The Commissioning of the Disciples.[h] 16 The eleven[i] disciples went to Galilee, to the mountain to which Jesus had ordered them. 17 [j]When they saw him, they worshiped, but they doubted. 18 [k]Then Jesus approached and said to them, “All power in heaven and on earth has been given to me. 19 Go, therefore,[l] and make disciples of all nations, baptizing them in the name of the Father, and of the Son, and of the holy Spirit, 20 teaching them to observe all that I have commanded you.[m] And behold, I am with you always, until the end of the age.”

Footnotes:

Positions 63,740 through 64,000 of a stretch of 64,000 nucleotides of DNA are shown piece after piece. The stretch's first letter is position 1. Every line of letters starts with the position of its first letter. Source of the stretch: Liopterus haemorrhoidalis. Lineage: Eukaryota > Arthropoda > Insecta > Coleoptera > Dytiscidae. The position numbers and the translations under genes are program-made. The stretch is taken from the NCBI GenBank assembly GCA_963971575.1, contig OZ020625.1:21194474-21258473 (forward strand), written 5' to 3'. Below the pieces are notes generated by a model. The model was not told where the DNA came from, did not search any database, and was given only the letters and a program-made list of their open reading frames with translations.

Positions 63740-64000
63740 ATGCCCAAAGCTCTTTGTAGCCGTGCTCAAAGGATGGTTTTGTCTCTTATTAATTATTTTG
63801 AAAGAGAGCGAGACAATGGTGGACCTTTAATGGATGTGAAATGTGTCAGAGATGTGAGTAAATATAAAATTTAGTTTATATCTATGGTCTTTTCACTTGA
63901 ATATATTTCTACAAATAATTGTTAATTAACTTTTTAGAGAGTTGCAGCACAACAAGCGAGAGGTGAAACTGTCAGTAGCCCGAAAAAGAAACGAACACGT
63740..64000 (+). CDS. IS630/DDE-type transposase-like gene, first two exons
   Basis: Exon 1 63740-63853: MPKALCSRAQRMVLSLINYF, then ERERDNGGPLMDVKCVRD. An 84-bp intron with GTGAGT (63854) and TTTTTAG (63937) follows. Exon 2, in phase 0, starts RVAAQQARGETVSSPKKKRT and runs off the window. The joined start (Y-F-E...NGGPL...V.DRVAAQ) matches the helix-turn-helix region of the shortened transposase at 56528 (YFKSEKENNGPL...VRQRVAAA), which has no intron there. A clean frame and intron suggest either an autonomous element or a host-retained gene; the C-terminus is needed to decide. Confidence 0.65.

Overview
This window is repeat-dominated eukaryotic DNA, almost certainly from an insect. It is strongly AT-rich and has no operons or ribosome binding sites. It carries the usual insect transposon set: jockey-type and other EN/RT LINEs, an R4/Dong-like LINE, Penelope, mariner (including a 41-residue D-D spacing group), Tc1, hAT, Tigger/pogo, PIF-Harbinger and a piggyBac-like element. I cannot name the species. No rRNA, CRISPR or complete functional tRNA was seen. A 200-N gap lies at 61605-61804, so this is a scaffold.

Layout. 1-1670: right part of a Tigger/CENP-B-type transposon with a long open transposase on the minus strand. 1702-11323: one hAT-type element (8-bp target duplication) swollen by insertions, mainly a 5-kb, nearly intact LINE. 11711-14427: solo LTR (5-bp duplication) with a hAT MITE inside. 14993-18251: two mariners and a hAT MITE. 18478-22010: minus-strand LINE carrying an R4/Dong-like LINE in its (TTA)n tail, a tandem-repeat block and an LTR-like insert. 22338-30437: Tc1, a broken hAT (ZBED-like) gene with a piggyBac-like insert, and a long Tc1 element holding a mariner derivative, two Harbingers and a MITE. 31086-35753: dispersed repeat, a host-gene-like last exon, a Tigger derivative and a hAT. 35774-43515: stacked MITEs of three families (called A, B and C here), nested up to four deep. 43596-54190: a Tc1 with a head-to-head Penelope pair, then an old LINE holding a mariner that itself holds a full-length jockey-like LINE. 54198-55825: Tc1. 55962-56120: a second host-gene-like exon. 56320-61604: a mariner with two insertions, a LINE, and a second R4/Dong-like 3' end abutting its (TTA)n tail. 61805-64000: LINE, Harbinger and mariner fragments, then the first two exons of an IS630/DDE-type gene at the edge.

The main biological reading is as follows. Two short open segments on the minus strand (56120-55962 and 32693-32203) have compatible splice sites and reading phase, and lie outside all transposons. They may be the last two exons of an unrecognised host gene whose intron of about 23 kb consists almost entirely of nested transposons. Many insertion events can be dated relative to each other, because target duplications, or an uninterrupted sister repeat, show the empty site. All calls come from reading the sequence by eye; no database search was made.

1. 28:1–20 Except for Mt 28:1–8 based on Mk 16:1–8, the material of this final chapter is peculiar to Matthew. Even where he follows Mark, Matthew has altered his source so greatly that a very different impression is given from that of the Marcan account. The two points that are common to the resurrection testimony of all the gospels are that the tomb of Jesus had been found empty and that the risen Jesus had appeared to certain persons, or, in the original form of Mark, that such an appearance was promised as soon to take place (see Mk 16:7). On this central and all-important basis, Matthew has constructed an account that interprets the resurrection as the turning of the ages (Mt 28:2–4), shows the Jewish opposition to Jesus as continuing to the present in the claim that the resurrection is a deception perpetrated by the disciples who stole his body from the tomb (Mt 28:11–15), and marks a new stage in the mission of the disciples once limited to Israel (Mt 10:5–6); now they are to make disciples of all nations. In this work they will be strengthened by the presence of the exalted Son of Man, who will be with them until the kingdom comes in fullness at the end of the age (Mt 28:16–20).